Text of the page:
It’s World Vegetarian Day!

Google Trends Vegetarian Vegan

And if you like being vegetarian, you will LOVE being vegan!

All over the world, interest in veganism is growing. Those who see the positive reasons for eating diets free from meat and fish are realising that those same benefits are amplified when cutting out dairy and eggs, too. So, what are the benefits of switching to veganism, and how can vegetarians make the transition smoothly?


For many people, being vegetarian is a boycott of the factory farm and slaughter industries that cause so much suffering to animals. The link between animals dying and meat is obvious, but cows farmed for their milk and hens farmed for their eggs are both intensively reared and slaughtered, too. It’s just as common, but much less visible.

Both milk and egg production rely on the exploitation of animals’ reproductive systems, which means unwanted babies are inevitably born. Cows, like all mammals, must be pregnant in order to produce milk, but it’s not the calf we want, just their milk. Some calves will be raised for veal and slaughtered when a few weeks or months old, but if money cannot be made from their tiny bodies, they are simply shot at birth.

Only female animals produce eggs, and so every male chick hatched into the egg industry is considered worthless. They cannot be profited from and so they are simply ground up alive, crushed or gassed to death on their very first day of life. This happens to millions of chicks every single year.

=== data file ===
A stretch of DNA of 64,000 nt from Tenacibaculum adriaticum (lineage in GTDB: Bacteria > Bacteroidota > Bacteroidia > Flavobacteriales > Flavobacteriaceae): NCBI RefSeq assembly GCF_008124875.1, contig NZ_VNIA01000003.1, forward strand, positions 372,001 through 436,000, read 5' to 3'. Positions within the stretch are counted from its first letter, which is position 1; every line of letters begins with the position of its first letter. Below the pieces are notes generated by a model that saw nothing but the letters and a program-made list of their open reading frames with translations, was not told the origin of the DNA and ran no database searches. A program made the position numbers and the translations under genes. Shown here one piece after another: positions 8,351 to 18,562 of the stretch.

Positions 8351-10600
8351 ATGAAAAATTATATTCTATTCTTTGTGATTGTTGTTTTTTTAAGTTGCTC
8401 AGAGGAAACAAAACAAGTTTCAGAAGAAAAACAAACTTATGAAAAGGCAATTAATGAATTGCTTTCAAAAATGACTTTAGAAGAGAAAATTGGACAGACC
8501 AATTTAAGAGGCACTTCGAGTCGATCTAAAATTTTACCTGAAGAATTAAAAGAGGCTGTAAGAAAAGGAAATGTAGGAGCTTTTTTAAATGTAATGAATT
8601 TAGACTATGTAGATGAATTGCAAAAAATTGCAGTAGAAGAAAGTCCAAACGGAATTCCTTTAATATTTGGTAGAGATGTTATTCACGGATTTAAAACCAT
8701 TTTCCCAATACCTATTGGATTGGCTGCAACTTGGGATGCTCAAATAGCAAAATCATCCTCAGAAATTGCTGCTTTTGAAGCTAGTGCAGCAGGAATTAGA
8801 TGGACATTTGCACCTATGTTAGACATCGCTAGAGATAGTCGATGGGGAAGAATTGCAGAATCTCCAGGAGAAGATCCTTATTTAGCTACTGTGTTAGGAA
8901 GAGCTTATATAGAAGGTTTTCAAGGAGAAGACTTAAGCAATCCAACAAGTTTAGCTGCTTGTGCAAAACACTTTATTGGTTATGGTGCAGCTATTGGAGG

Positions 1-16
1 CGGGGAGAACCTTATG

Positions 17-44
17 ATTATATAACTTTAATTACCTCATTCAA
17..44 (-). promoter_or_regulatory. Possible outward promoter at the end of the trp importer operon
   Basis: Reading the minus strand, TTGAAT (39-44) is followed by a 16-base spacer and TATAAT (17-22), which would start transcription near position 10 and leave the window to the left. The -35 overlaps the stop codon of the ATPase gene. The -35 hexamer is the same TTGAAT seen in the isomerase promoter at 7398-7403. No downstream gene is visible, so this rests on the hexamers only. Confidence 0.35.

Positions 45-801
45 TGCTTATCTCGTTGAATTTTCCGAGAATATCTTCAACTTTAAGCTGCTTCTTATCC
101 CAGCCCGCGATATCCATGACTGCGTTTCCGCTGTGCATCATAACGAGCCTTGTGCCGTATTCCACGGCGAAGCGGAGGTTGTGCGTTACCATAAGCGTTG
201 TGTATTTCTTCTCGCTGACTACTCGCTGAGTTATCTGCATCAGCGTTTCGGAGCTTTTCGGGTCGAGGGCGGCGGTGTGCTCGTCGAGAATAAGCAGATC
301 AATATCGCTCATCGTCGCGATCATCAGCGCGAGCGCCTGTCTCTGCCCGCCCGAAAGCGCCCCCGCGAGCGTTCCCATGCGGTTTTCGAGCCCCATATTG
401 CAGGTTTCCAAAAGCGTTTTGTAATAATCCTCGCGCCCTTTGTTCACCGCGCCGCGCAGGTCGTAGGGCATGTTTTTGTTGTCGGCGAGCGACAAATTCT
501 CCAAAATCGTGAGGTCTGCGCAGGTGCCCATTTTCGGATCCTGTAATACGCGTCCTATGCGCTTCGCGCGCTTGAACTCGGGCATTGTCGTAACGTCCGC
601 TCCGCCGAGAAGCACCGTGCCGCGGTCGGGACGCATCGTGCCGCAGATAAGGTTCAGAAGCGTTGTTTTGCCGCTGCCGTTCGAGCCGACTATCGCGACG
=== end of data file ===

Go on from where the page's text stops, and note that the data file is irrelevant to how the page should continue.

The killing of calves and chicks is not a rare occurrence; it is absolutely integral to the dairy and egg industries. As for the cow who produced the milk for her calf, or the hen who laid the eggs she wanted to hatch, their lives are only worth something while they keep producing large quantities of the desired vegetarian produce. When their productivity declines, as it does when they are still quite young, they are sent to slaughter, too and another unfortunate animal is caged or penned in their place.


As the impact of our food choices on the world around us comes into ever clearer focus, we see that animal agriculture is behind so much environmental damage, including deforestation, wildlife loss, climate change and water pollution.

In terms of climate impact, dairy milk is three times more damaging than soy milk, while the meat derived from dairy cows is the third most damaging food analysed, only behind beef from beef cows and lamb or mutton. And if we look at eggs, they are more damaging per kilogram than every plant-based food analysed apart from chocolate.

The dairy and egg industries are renowned polluters. Cows are large animals who produce a lot of manure. In fact, just one 2,000-cow dairy generates more than 240,000 pounds of manure daily or nearly 90 million pounds a year. That slurry is dumped or leaked into the environment where it pollutes waterways, leading to oxygen-depleted waters and the deaths of aquatic animals. This happens in rivers, lakes and the ocean.

Dairy cows and egg-laying hens are commonly factory farmed. Obviously, this is bad for them but it also places a significant burden on the planet, as they are fed highly processed feed, often containing soy grown on deforested lands, including the Amazon. By far the biggest consumers of soy are farmed animals, including dairy cows and hens.

Read more on the environmental benefits of becoming vegan.


Most of the adult population of the world cannot digest the sugar in milk. Almost 100 percent of Asian, African and Native American people are lactose intolerant while in black communities, the rate is over 70 percent. Many people suffer bloating, stomach cramps and diarrhea but have no idea it is milk that is causing those unpleasant symptoms.